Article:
“DIY” and underslab plumbing.
I’m not a big fan of the term “DIY.” I’m not entirely sure why—somehow it evokes visions of crocheted doilies and poorly-applied paint. Glue guns, duct tape, and leaky plumbing. It’s not that I don’t think people should do things for themselves, and make efforts to create their own environment(s) in an age when everything we touch is imported, mass-produced, and designed to be acquired, used, and discarded with a minimum of effort. I’m just not sure that our acts of creativity should be labeled with an acronym that is being promoted by all manner of corporate entities that want us to tune into their television show or buy the paint-by-numbers kit.
“Do-it-yourself” is certainly a concept that has managed to permeate the culture. When we were in the fishing village of Shek-O in Hong Kong, we were flying our kite – camera contraption (known as a Kite Aerial Photography rig), and some woman came up to us and asked, “Is that a DIY project?” She was presumably an educated Chinese woman, who simply wanted to know if we’d made the contraption ourselves. So why was I irritated by the question? I guess because the term “DIY” suggested (to me) that we’d bought a kit and glued some parts together while following along with a 4-minute video from YouTube. The reality was that we’d built the thing from scratch, machined parts out of stock aluminum, fabricated a camera cradle, and worked out all the bugs through our own tiny R&D process. (Except for lack of appropriate wind. We never managed to work out that particular bug.) So I hereby officially apologize to the woman in Hong Kong if I was a bit short with her because she used the term “DIY.” I didn’t mind her question—only her choice of acronyms.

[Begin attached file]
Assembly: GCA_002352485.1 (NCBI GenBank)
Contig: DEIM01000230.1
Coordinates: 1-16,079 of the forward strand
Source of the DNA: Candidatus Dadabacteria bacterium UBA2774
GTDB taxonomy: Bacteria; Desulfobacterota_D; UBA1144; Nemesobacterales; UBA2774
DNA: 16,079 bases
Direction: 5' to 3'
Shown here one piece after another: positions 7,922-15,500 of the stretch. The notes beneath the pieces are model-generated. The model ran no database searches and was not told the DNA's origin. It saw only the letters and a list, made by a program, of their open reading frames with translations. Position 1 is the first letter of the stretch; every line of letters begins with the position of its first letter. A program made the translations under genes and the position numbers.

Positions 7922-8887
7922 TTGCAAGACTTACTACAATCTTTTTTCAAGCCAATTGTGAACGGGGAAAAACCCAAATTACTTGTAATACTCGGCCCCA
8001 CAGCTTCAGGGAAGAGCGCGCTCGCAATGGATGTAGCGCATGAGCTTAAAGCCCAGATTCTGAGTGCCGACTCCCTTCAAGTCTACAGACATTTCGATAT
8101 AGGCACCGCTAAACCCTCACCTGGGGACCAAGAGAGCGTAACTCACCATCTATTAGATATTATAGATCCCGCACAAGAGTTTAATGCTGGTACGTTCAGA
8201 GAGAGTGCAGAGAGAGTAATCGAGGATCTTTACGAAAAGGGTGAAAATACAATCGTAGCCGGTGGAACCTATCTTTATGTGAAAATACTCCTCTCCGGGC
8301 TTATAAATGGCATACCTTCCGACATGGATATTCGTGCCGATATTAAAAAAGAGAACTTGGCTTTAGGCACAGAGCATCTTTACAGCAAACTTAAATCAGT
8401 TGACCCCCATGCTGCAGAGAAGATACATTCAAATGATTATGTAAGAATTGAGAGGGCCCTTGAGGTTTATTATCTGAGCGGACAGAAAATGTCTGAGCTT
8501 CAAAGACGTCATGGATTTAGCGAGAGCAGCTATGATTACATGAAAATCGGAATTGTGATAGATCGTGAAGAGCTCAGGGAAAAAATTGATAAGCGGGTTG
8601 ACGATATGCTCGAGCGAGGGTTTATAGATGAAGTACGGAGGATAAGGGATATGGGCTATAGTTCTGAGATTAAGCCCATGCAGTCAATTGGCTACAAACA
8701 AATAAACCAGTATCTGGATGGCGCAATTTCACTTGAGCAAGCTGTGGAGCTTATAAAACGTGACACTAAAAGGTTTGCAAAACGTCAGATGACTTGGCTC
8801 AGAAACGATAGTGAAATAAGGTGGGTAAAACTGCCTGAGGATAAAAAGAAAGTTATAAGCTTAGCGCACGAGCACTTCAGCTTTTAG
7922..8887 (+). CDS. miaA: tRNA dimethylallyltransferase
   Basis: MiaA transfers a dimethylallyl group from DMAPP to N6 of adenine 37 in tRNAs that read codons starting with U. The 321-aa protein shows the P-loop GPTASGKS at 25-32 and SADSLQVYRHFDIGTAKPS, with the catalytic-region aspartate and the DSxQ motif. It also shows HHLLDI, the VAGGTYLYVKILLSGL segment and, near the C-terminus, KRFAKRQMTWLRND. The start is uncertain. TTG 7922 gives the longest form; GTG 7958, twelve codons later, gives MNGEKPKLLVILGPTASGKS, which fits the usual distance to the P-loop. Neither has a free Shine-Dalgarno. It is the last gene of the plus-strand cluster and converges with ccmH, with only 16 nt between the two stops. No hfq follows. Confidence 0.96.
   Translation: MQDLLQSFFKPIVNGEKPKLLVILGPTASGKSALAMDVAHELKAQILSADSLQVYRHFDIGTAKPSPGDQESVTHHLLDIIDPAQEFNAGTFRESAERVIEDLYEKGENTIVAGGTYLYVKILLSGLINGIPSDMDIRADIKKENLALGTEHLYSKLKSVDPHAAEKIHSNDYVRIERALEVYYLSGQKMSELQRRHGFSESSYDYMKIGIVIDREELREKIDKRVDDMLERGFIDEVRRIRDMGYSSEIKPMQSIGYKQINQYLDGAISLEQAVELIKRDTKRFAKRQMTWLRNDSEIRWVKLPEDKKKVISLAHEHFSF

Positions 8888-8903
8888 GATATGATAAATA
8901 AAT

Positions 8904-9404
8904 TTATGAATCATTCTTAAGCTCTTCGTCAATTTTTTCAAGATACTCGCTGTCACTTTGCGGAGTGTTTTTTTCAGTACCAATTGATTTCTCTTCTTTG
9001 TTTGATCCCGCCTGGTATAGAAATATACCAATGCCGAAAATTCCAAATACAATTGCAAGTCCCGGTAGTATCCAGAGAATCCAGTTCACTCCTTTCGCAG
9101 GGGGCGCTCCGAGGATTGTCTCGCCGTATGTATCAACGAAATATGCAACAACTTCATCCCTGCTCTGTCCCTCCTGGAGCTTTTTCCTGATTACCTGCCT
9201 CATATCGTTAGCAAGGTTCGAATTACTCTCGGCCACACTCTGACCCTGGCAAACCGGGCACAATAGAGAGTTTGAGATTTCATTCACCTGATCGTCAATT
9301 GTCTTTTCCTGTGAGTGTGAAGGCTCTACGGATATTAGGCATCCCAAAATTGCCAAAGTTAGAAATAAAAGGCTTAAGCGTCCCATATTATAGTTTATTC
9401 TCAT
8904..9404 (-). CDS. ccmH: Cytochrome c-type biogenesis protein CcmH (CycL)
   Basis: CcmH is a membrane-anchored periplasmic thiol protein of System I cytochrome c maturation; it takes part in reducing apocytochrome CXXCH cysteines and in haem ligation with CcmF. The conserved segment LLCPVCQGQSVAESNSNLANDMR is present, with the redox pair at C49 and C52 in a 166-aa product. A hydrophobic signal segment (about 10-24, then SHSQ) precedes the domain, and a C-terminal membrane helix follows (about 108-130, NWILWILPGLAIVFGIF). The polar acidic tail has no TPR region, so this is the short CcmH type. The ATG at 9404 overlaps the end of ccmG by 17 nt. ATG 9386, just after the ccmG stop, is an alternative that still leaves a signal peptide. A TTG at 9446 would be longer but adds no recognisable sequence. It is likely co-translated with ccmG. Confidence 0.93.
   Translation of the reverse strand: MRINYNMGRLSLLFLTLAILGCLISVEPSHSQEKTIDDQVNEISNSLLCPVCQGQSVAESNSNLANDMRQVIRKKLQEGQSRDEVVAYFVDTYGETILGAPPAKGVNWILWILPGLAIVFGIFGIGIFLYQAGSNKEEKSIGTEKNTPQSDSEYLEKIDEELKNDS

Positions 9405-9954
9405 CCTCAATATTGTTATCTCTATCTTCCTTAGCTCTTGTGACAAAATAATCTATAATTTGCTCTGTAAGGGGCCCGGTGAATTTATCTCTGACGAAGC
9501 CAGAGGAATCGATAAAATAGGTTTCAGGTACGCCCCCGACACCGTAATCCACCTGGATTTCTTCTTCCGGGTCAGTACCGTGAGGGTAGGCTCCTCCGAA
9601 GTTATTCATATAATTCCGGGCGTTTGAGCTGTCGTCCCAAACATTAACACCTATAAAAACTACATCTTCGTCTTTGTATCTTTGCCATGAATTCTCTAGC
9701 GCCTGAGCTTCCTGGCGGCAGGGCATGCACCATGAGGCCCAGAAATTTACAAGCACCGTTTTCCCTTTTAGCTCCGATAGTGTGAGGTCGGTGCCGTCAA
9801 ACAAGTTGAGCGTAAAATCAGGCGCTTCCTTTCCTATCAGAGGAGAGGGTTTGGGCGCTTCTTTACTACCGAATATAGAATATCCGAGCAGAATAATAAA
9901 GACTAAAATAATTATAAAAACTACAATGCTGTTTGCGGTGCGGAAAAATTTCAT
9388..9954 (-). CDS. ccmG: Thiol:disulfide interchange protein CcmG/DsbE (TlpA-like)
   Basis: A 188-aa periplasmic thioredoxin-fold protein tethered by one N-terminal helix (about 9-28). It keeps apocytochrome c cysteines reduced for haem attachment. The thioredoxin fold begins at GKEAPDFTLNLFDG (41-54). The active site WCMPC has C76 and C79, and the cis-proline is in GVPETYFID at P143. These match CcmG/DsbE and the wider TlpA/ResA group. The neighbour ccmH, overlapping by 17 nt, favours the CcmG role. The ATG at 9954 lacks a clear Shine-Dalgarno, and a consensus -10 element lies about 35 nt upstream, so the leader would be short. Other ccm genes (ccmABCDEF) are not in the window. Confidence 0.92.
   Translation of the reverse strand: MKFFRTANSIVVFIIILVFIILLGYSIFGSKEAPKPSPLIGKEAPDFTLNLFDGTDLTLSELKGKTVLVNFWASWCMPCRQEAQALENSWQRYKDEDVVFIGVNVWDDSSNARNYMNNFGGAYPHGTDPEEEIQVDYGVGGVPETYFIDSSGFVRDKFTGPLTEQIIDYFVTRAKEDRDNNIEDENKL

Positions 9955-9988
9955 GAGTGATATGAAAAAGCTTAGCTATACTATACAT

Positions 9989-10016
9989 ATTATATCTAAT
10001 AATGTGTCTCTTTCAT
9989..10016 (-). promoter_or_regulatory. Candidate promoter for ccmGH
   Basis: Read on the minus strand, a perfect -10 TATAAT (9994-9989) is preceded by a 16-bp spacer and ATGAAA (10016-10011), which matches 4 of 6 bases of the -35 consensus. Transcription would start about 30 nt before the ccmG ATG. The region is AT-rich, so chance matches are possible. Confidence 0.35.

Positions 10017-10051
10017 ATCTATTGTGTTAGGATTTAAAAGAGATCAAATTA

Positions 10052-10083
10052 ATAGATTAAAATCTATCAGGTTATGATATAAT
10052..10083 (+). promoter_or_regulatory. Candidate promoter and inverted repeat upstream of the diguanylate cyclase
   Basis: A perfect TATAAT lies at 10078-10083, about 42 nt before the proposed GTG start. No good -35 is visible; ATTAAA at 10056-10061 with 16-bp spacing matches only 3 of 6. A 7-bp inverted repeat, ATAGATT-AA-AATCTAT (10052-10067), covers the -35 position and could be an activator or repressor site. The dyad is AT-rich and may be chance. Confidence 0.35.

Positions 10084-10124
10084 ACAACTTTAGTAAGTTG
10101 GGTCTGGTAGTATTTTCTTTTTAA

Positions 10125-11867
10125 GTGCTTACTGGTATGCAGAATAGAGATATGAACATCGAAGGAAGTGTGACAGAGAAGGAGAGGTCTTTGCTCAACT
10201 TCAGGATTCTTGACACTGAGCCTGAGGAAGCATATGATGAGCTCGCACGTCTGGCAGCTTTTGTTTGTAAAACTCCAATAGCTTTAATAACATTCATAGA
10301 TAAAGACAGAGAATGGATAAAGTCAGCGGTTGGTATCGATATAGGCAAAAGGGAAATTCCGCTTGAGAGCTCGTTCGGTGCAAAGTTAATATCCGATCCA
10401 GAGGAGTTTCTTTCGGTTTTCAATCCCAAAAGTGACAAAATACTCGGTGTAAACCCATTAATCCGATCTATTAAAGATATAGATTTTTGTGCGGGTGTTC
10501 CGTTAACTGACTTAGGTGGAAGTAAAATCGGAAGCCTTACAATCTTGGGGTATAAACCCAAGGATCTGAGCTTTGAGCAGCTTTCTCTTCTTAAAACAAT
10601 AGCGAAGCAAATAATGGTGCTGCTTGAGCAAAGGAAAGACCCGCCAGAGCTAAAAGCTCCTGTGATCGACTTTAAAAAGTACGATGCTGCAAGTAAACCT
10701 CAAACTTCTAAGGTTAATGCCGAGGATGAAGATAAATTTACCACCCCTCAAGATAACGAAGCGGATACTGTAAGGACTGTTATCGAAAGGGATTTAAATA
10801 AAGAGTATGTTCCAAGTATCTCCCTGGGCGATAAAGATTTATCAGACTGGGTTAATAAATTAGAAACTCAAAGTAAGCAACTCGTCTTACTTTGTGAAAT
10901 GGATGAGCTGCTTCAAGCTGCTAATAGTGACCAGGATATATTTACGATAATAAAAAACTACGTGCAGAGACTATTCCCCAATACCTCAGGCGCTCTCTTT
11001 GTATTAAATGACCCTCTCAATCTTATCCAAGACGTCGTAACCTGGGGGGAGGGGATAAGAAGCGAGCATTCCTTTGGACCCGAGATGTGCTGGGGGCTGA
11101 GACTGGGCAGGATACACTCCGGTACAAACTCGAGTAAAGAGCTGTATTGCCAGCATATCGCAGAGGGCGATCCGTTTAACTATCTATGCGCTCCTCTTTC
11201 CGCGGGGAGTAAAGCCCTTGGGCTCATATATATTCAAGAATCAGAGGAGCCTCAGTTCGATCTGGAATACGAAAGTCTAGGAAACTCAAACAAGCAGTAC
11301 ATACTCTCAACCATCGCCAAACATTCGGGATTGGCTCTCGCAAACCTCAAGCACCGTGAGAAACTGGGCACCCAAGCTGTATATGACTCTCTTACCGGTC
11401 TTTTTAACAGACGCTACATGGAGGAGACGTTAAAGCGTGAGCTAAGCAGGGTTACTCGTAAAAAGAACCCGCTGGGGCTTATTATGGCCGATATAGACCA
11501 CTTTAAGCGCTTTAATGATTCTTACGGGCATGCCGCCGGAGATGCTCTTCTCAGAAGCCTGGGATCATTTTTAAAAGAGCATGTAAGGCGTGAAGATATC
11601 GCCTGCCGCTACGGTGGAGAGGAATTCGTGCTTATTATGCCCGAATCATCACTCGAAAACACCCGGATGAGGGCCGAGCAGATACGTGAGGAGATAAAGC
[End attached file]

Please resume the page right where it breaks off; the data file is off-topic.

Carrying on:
If I can put aside the popular promotion of DIY-as-a-strategy-to-consume-more-stuff, then I can easily recognize that many people find it deeply satisfying to create things for themselves. My Mom and sister are both compulsive knitters (and have been since long before knitting saw its recent renaissance.) I’ve been considering staging some sort of intervention for them, because they practically start shaking if they’re left alone for more than five minutes without some knitting to keep their hands busy. It’s not that they need all those hats. It’s just that the act of making them is somehow very satisfying.
The developed world has become so ridiculously “professionalized” and “specialized” that people have come to believe that they can’t or shouldn’t do things for themselves. I recently got a catalog that suggested you ought to hire their “experts” to come over to your house and measure for curtains! Do we really live in a society where people aren’t empowered to operate a tape measure? By creating the “profession” of curtain-measuring is Smith & Noble going to free the world from the hazards of poorly-fitted curtains? (Do these professional curtain-measurers have professional liability insurance, in case they happen to mis-manage their tape measures?)